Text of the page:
House Speaker Paul Ryan (R-Wis.) justified the portion of President Trump’s refugee policy that institutes a priority for religious minorities by asserting the Obama administration prioritized refugees facing anti-LGBT persecution — an assertion one LGBT advocate says is totally wrong.
Ryan made the comments Thursday during his weekly news briefing when defending Trump’s controversial executive order, which has been criticized as a Muslim ban because it prohibits people from seven Muslim-majority countries from entering the United States.
“This is not a Muslim ban,” Ryan said. “If it were, I would be against it. We are a tolerant, pluralistic country. We are and we will be. It’s really important.”
Ryan recalled a bill the Republican-controlled Congress passed in 2015 that would have banned Syrian refugees from entering the United States amid civil war and atrocities committed by the Islamic State of Syria and Iraq. Forty-seven House Democrats voted in favor of that legislation, including gay Reps. Jared Polis (D-Colo.) and Sean Patrick Maloney (D-N.Y.) and Kyrsten Sinema (D-Ariz.), who’s bisexual.
“The bill we passed last year, if you recall, after the Paris shooting, it became clear to us that one of the terrorists infiltrated the refugee population coming from Syria,” Ryan said. “So, we wanted to make sure that that didn’t happen in this country. That’s just sort of National Security 101.”
Ryan said the bill came about after lawmakers asked government officials if they could vet Syrian refugees to ensure terrorist attacks like the one in Paris wouldn’t happen in the United States and they said, “‘No. We Can’t.'” Despite Ryan’s words, the Obama administration insisted refugees go through an extreme vetting process removing anyone with potential ties to terrorism.
“And so that’s why we passed legislation with 289 votes — a big, bipartisan bill saying let’s this pause this program until we can figure out how to get it right,” Ryan said. “That’s effectively what this is about.”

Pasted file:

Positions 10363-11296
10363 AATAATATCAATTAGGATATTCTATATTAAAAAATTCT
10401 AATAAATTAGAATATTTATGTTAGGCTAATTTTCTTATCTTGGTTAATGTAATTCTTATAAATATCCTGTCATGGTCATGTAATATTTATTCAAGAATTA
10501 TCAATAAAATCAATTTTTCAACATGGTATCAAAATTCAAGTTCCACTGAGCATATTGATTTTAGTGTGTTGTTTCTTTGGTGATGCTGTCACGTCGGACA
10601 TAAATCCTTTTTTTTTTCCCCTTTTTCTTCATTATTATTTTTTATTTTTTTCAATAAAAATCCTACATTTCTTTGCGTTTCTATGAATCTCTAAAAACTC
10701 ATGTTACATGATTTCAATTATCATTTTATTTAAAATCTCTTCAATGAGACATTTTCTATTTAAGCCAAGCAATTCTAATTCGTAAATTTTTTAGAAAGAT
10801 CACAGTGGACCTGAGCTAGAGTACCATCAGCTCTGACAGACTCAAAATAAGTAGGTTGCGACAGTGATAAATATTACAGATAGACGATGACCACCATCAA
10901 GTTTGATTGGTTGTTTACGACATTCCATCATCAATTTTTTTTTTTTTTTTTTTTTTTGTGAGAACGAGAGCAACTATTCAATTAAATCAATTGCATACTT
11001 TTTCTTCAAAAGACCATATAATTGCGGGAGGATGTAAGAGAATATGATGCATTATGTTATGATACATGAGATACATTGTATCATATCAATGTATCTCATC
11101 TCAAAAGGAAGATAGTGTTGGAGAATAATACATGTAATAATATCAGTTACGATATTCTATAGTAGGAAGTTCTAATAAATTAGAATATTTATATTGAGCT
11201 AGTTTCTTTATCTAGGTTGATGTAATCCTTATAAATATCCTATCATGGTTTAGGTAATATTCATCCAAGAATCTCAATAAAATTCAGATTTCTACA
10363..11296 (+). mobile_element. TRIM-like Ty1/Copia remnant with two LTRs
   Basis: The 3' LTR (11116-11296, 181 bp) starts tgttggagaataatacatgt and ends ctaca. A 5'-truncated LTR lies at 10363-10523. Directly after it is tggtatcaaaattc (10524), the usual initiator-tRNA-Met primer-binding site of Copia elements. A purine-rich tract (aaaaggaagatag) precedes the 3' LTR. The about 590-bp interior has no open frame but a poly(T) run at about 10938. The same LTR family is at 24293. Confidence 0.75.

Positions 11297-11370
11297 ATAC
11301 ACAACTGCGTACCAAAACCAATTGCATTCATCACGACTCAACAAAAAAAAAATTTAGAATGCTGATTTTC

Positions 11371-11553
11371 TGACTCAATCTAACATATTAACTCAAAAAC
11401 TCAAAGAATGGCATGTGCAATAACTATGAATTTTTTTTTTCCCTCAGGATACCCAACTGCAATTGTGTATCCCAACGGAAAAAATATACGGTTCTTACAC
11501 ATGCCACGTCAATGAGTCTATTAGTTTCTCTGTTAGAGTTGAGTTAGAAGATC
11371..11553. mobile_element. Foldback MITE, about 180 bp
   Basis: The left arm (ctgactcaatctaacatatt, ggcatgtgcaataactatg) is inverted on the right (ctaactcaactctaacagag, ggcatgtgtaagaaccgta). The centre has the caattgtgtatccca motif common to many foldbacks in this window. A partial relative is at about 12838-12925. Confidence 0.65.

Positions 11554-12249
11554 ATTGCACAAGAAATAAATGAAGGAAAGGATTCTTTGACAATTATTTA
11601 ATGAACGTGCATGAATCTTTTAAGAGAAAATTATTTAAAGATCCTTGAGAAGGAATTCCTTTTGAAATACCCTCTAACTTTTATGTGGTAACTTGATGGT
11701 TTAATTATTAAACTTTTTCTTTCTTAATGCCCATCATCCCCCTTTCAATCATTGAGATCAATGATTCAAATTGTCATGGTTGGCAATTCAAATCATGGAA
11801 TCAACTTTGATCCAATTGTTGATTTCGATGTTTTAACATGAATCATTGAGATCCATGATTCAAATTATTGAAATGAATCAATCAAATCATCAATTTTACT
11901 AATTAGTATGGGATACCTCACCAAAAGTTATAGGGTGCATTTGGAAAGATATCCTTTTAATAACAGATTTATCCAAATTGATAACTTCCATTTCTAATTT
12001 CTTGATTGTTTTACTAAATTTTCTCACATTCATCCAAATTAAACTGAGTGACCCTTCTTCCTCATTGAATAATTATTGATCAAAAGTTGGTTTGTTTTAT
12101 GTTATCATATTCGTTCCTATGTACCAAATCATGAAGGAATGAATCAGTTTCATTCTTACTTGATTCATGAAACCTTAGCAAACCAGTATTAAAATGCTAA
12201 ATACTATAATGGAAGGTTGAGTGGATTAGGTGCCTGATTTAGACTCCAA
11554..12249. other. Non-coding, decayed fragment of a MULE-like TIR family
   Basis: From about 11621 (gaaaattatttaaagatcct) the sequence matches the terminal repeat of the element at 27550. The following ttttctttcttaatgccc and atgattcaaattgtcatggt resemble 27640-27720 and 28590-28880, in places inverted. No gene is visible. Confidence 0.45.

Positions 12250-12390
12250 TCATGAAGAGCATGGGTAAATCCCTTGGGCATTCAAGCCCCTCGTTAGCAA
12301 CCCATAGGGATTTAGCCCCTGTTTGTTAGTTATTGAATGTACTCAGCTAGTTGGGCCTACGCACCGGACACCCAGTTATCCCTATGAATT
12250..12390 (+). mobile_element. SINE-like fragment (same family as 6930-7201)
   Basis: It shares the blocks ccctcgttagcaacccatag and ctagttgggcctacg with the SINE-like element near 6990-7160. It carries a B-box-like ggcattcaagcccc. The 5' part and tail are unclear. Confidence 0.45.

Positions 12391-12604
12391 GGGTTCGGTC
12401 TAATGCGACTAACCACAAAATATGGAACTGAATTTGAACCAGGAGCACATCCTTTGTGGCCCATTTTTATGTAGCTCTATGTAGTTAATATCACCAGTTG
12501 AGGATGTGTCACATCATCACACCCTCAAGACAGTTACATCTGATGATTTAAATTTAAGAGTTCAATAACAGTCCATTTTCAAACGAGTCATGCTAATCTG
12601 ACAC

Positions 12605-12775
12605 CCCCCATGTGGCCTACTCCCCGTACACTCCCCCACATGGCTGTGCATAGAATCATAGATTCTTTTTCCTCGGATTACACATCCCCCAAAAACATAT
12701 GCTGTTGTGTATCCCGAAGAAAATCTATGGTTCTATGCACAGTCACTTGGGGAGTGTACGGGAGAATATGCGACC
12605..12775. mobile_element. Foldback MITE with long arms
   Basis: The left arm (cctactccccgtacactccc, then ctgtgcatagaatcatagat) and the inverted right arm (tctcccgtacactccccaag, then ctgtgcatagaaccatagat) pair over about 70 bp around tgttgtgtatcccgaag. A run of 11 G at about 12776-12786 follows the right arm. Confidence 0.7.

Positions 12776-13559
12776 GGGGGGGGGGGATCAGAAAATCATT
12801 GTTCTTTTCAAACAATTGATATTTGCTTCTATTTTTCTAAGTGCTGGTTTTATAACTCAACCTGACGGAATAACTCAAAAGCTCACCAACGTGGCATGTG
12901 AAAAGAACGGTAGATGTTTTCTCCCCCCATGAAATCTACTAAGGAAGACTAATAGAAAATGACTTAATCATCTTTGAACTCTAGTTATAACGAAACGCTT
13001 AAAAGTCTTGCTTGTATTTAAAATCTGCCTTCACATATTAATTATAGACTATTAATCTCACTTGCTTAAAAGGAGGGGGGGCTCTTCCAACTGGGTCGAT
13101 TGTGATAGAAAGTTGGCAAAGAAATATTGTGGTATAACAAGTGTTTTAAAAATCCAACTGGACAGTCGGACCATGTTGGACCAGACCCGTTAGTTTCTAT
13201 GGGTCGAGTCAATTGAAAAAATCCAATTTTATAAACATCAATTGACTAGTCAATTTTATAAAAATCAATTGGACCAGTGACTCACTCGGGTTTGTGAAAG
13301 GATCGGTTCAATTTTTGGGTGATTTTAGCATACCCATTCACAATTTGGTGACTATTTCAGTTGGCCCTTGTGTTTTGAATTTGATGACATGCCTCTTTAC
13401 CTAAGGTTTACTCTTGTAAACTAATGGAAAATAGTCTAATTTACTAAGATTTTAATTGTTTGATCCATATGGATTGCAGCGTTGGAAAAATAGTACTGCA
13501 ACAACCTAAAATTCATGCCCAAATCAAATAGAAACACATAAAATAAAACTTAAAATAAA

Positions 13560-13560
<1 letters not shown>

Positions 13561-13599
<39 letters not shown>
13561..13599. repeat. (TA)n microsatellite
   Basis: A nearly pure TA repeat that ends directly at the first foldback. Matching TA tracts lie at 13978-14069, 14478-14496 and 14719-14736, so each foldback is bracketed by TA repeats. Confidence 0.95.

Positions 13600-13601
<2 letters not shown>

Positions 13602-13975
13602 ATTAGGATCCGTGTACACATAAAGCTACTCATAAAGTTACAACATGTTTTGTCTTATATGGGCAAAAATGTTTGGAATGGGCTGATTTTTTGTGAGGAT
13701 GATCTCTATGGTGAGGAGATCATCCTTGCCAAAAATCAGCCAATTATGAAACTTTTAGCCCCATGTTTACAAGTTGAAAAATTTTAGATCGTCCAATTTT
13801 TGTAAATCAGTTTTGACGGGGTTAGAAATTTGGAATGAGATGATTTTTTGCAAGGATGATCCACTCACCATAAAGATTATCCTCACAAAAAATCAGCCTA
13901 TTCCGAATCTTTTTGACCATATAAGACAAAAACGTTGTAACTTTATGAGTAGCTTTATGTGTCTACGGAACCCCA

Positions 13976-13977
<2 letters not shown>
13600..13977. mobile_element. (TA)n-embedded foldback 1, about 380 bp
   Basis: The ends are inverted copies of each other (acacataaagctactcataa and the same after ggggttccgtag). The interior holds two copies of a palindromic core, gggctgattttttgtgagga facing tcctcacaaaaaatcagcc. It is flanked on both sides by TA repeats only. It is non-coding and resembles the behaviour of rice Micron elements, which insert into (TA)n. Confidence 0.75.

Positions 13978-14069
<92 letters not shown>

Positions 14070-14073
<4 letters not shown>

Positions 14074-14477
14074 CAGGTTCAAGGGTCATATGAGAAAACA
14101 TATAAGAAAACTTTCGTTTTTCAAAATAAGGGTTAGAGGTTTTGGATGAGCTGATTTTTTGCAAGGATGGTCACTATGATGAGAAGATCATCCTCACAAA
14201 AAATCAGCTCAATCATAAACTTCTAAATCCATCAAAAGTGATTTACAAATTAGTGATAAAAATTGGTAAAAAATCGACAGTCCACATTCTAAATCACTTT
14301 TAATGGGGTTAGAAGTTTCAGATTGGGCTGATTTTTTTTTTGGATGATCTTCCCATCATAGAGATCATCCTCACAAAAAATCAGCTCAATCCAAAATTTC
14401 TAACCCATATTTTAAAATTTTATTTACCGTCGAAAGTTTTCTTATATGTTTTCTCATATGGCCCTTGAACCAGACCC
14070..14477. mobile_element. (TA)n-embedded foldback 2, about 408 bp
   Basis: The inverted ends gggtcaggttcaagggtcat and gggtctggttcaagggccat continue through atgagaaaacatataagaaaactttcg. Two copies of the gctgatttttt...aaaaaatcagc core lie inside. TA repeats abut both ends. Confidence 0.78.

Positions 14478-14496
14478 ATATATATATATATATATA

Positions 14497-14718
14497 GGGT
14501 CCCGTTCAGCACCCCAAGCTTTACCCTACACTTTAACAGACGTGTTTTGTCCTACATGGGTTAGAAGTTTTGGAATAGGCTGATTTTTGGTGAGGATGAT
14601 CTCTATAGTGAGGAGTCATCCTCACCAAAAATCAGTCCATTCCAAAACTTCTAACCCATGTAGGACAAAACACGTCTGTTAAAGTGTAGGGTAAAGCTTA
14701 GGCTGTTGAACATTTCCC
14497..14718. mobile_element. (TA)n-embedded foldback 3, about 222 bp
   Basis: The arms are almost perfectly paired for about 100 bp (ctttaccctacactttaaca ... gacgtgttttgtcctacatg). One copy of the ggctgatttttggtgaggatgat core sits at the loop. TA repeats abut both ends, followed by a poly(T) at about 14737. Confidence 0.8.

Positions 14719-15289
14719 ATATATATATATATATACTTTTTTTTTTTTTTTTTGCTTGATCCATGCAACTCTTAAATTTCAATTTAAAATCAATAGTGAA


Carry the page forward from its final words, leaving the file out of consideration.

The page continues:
The Trump order bars Syrian refugees indefinitely and more generally places a 120-day ban on refugees entering the United States pending review, but when the review is completed institutes a preference for refugees seeking asylum from religious persecution.
Ryan asserted that policy isn’t a religious test — which may be unconstitutional — by asserting the Obama administration made a priority for refugees facing anti-LGBT persecution.
“Presidents always and often put preferences in refugee populations,” Ryan said. “I think President Obama had one for sexual orientation. They didn’t call that a sexual-orientation test. He put a preference in for sexual orientation.”
Ryan made the case a priority for refugees facing religious persecution makes sense because religious minorities, such as Christians in the Middle East as well as Sunni Muslims in Shia countries are being targeted.
“So there’s nothing wrong in saying we’re going to take into account minority religious persecution with our refugee situation,” Ryan concluded.
In 2015, then-White House Press Secretary Josh Earnest indeed stated LGBT people facing persecution overseas would be a priority for refugees coming into the United States, but one of many priority classifications of people, including race and religion.
Earnest made the remarks in response to a request from LGBT advocates led by the Organization for Refuge, Asylum & Migration, or ORAM, to set aside 500 slots for LGBT people facing persecution in the 10,000 additional Syrian refugees former President Obama wanted in the United States.
“There are no quotas that are set aside, but the process that we have implemented does prioritize the cases of those who have been subjected to torture, including like the torture that you described, or might have been singled out for their status as a minority, whether that’s a racial minority or an ethnic minority or a religious minority, or even somebody — an LGBT person,” Earnest said.
Neil Grungras, executive director of ORAM, said “there is no fact” in Ryan’s remarks defending Trump’s immigration order because LGBT people never in fact received a priority.
“It is true that the Obama administration’s 2011 memorandum on LGBT rights worldwide set out several areas of focus including LGBT refugees and asylum seekers,” Grungras said. “However the administration never gave priority of any kind to LGBT refugees. The State Department’s refugee bureau consistently declined to set out a special category for this extremely vulnerable group and also declined to set out a quota or target number. Such was the response to ORAM’s petition calling for admission of 500 LGBT refugees.”
Of the more than 70,000 refugees the Obama administration admitted to the United States last year, Grungras estimated fewer than 200 came in under the LGBT social group category.